Brazil's National Indian Foundation, or Funai, recorded the brief video clip in 2011, but only made it public recently. Shot from a distance, the footage shows the man hacking at a tree with an axe. There is only one other known image of the man, captured by a documentary filmmaker in the 1990s, which shows his partially obscured face peering out from behind a cluster of thick foliage.

Anthropologists believe the man, who appears to be between 55 and 60 years old, has been living on his own in the jungles of Rondônia State for more than 20 years. The other members of his tribe were likely killed by ranchers, according to Ernesto Londoño of the New York Times. Funai has made several attempts to contact the man since, but he made it clear that he is not interested, even wounding an official with his arrow in 2005.

So Funai has been trying to help the man from a respectful distance. Officials have left him seeds and tools, and they are working to ensure that the area where he lives remains protected.

Altair Algayer, coordinator of the team that keeps track of the man, tells the AP’s Dilorenzo that officials wavered over releasing the tape because they could not ask the man for his permission. Ultimately, however, they decided to make the footage public, in the hope that it will reinforce the need to maintain legal protections of indigenous territories and call attention to the precarious existence of Brazil’s uncontacted peoples.

As logging, mining and farming industries push deeper into the Amazon, the more than 100 isolated tribes that live in Brazil have been facing acute threats to their existence. A major concern, according to the advocacy group Survival International, is disease. Isolated tribes are highly susceptible to flus and other infections transmitted by outsiders, and “it is not unusual” for 50 percent of a tribe to be wiped out by foreign illnesses within the first year of contact, Survival states.

Some indigenous groups have also been abandoning their land, driven away by noise and pollution. And some tribes have been deliberately attacked by ranchers and other industry workers vying for their land. Last year, for instance, 10 members of an uncontacted tribe were reportedly massacred by illegal gold miners in a remote region along the Jandiatuba River.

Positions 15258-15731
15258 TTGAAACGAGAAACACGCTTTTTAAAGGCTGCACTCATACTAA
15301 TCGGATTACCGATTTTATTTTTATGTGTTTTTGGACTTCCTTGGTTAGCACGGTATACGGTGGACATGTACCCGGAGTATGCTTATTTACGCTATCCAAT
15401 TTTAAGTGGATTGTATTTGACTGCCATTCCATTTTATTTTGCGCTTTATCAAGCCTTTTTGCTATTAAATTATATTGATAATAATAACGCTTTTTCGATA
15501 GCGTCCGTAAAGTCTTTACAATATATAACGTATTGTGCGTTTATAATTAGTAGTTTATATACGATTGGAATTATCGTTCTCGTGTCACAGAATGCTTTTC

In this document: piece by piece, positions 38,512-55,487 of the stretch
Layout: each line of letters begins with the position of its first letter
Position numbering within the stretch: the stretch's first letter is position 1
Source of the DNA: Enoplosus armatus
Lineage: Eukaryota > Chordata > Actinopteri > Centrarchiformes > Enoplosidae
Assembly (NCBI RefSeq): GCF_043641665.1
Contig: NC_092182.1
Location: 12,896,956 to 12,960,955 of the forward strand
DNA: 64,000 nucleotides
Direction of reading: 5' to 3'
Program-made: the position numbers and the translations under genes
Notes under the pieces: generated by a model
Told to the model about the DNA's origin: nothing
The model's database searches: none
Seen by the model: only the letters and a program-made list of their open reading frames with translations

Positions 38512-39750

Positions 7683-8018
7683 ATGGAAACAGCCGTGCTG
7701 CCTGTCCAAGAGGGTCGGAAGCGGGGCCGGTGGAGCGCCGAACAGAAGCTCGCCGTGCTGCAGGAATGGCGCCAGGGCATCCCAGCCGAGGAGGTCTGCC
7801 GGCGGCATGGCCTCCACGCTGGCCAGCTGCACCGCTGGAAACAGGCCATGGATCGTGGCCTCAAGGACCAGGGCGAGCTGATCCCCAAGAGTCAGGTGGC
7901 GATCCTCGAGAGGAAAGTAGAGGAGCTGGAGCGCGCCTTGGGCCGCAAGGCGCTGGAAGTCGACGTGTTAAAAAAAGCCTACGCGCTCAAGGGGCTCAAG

The Tanaru indigenous reserve, where the man in the video lives, is currently surrounded by ranchers and loggers, Slate reported in 2010, and Funai is struggling to keep the man and others like him safe. Budget cuts have forced the organization to shutter some of its monitoring stations, and Londoño of the Times reports that some of its outposts have been attacked by miners and loggers.

For now, however, the mysterious man in the video appears to be faring quite well. In May, the team that monitors him saw signs—footprints and a cut tree—indicating that he is still alive.

“He is the ultimate symbol of resilience and resistance,” Fiona Watson, research and advocacy director at Survival International, tells Londoño. “But we are witnessing genocide in real time. Once he’s gone, his people will have disappeared forever, along with all their history and knowledge.”

Researchers Travel to the Amazon to Find Out if Musical Taste is Hardwired

Smithsonian Magazine

It can often feel like there is something deep and universal about a collection of notes making up a chord or arranged into a beautiful melody. For some, music can crawl up the spine and evoke real shivers. Over the centuries, Western music has assumed its highly developed system of harmony and intervals was tapping into some grand truth innately recognized by all humans; after all, even Justin Bieber's music is based on mathematical ratios described by Pythagoras himself.

But new research shows that it may all be in the listener’s head, Sarah Kaplan reports The Washington Post. “People tend to assume that features of music that are present in Western music have some kind of fundamental importance, some biological basis,” Josh McDermott, an auditory neuroscientist at the Massachusetts Institute of Technology who traveled to the Amazon to study musical preference, tells Kaplan. “But this result suggests that isn't the case.”

A large chunk of the Earth’s population has been introduced to the Western musical tradition, meaning people grow up exposed to similar tone patterns and musical idioms. So McDermott decided to find a culture with no exposure to Western music to see if there was any biological or universal preference for Western harmonies.

According to a press release, anthropologist Ricardo Godoy invited McDermott to study members of the Tsimane. The indigenous people of some 12,000 farmers and foragers in the Bolivian Amazon have their own musical tradition, but it involves singing one line at a time and does not involve harmonies.

In 2011 and again in 2015, McDermott visited the Tsimane with Godoy. He tested 250 people playing them a series of notes, including consonant chords and dissonant chords, noting their preference for each, Ramin Skibba reports at Nature News.

The team also gave the same tests to Spanish-speaking villagers in a nearby town, people in the Bolivian capital of La Paz and groups of American musicians and non-musicians.